“I don’t know, there’s something about you. Say there’s an hourglass: the sand’s about to run out. Someone like you can always be counted on to turn the thing over.”
― Haruki Murakami, A Wild Sheep Chase
The other day I was in the talking mecca known as the salon. My interest was piqued when I became aware of a conversation about reading that was going on next to me.
“…I’m reading something right now that’s an easy read,” said the woman in the chair to her stylist, who was, it soon became apparent, a personal friend. “It’s called Gone Girl.”
“I think I’ve heard of that,” said the stylist.
“Yeah, my book club picked that. It was like four months ago. I’m just now finishing it. I’ll drop it off at your house on my way to work when I’m done. I won’t need it again. I would have finished sooner, but someone had left a bunch of books in the kitchen at work, and I decided to read The Handmaid’s Tale. I figured I was too old not to have ever read that. But it was hard. I kept at it, because once I start a book, I have to finish it. But it took forever. You know there’s another book you might like, but you probably already saw the movie. The Help?
“No, I didn’t see it,” said the stylist.
“It’s easy too. Also, you might like that series I was reading, The Girl with the Dragon Tattoo and those books.”
“I saw that,” said the stylist. “Aren’t there…toture scenes?”
“Yes. There’s also a lot of corporation stuff that’s boring and you have to get through, but you can just scan that. For the most part, the books are easy.”
The conversation continued on in that fashion, and I thought, “Wow, it’s a tough time to be an author, if ‘easy’ is the requirement for recommending a book.” And yet, who doesn’t understand that? In between raising kids, work, and whatever else the two woman were doing, reading clearly isn’t a place they’re looking for a challenge. Plus, maybe I had missed the part where the stylist said she was going on a tropical vacation and was just looking for a beach read.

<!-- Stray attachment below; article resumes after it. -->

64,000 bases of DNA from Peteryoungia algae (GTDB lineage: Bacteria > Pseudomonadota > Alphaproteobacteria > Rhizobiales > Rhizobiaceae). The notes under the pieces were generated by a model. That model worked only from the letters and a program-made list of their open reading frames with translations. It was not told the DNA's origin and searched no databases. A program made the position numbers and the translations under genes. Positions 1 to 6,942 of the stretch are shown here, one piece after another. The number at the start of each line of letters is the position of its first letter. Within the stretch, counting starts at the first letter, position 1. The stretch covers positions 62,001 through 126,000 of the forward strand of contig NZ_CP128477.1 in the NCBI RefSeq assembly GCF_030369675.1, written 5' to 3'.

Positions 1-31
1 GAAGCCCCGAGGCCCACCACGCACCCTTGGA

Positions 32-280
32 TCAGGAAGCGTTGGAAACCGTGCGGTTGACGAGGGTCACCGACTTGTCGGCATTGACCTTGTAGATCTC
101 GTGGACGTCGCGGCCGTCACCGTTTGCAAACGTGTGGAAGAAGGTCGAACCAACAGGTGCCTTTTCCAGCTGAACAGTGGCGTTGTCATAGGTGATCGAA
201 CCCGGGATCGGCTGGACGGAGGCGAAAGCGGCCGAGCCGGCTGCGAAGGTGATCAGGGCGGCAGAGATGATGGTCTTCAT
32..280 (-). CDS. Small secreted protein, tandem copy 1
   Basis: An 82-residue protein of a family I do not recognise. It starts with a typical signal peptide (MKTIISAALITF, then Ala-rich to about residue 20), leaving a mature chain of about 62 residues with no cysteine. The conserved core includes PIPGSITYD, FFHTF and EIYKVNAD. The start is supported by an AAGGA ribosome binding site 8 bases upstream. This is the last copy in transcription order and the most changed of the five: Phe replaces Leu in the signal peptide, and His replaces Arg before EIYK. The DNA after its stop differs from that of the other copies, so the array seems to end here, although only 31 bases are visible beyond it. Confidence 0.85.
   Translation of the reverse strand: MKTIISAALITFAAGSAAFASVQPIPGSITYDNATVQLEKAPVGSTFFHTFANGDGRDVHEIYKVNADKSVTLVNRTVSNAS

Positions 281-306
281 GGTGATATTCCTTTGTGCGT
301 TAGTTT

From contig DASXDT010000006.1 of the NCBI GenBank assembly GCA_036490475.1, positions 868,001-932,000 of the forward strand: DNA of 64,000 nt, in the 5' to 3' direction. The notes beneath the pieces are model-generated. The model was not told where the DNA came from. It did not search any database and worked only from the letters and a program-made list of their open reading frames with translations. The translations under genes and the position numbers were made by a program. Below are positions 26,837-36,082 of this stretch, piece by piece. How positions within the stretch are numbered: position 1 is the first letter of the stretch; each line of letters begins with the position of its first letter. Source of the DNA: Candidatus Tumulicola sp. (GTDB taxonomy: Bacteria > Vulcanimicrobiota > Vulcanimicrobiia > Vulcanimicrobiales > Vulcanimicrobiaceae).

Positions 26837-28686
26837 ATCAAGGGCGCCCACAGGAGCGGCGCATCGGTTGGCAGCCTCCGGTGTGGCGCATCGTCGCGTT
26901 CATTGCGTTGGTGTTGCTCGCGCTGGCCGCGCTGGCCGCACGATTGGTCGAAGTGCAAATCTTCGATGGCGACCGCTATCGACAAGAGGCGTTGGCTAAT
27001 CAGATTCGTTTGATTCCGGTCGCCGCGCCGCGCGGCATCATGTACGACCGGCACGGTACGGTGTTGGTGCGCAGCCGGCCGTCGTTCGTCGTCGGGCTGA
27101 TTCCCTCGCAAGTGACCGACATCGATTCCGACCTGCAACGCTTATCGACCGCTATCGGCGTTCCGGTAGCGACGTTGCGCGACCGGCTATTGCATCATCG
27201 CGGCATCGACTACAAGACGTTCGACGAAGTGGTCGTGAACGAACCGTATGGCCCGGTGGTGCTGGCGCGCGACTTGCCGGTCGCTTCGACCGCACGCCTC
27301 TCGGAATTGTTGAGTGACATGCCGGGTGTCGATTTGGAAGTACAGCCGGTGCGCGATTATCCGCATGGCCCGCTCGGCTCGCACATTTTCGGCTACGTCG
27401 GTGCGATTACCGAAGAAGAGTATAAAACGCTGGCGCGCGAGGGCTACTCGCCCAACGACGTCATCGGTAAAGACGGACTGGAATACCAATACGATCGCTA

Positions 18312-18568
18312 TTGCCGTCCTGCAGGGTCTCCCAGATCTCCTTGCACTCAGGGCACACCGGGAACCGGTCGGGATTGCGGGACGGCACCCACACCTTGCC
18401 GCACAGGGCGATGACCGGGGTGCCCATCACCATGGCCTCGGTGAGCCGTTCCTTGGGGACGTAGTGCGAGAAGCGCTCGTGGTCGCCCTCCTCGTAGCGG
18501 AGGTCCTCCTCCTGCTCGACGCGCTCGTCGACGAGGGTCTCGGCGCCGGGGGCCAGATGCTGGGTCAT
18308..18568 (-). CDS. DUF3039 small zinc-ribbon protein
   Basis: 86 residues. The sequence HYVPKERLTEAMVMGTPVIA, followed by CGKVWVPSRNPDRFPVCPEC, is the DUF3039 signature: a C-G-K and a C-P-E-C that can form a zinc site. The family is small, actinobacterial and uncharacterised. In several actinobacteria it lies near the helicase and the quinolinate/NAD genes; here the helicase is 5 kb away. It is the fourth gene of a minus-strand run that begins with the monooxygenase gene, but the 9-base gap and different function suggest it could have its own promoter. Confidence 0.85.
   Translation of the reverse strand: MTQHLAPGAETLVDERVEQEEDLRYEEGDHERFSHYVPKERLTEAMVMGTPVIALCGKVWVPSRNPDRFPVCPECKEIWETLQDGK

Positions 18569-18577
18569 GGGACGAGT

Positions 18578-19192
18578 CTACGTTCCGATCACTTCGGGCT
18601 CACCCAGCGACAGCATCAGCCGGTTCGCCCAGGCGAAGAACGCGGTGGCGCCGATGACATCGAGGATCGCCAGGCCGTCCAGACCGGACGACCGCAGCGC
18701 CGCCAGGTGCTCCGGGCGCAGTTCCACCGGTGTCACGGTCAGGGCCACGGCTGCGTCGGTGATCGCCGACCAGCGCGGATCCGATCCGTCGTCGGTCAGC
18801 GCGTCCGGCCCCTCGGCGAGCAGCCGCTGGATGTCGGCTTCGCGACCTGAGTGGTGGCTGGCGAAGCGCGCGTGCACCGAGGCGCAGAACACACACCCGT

I looked at the book I was reading, Haruki Murakami’s A Wild Sheep Chase, and thought well, he didn’t get that “easy” memo. A short passage:
We can, if we so choose, wander aimlessly over the continent of the arbitrary. Rootless as some singed seed blown about on a serendipitous spring breeze.
Nonetheless, we can in the same breath deny that there is any such thing as coincidence. What’s done is done, what’s yet to be is clearly yet to be, and so on. In other words, sandwiched as we are between the “everything” that is behind us and the “zero” beyond us, ours is an ephemeral existence in which there is neither coincidence nor possibility.
In actual practice, however, distinctions between the two interpretations amount to precious little. A state of affairs not unlike calling the same food by two different names.
So much for metaphors.
A Wild Sheep Chase, like most of Murakami’s books, is as one GoodReads reviewer put it “like experiencing someone else’s dream.” In this Murakami dream, a 29-year-old nameless narrator is charged with finding a very special sheep. That’s the surface story. It’s also about Japanese identity, about the quest for meaning, and lots of abstract stuff. That same GoodReads reviewer has what I think is a great “review” of the novel—it’s mostly a bunch of images—an ear, a rat, a clock, a carton of Seven Stars cigarettes, a sheep, and so on. I think that works so well because books like this exist on a deeper level than “this happened, and then this” and it’s hard to articulate what you just read, even if on a deeper level you feel like you kind of get it. In other words, I don’t think the woman in the salon would recommend it.
From the New York Times review of the novel at the time of its U.S. publication:
On the surface, ”A Wild Sheep Chase” is just that: a mystery story with a long chase. A photograph of the wild sheep has appeared accidentally in a newsletter; like Dashiell Hammett’s Maltese falcon, the singular sheep is pursued by clashing interests. Is the sheep a symbol of something beyond the reach of an ordinary man, a devilish temptation? Does this wild sheep represent heroic morality or a Nietzschean superpower? Nietzsche is mentioned in the novel; so is the obsessive quest for Moby-Dick. The answer, if any, is left to the reader’s perception.
A Wild Sheep Chase is the part of Murakami’s Trilogy of the Rat (Hear the Wind Sing and Pinball, 1973 precede it), though from what I understand it’s not a traditional series in the true sense of the word (I can’t comment as I haven’t read those two). I’ve read many of Murakami’s other works, and think if you haven’t read anything by him, this book is a great place to start—it’s on the short side, is simpler than some of his other works, but is representative of his style and themes. And though it may not exactly be “easy,” I do think it’s worth a read.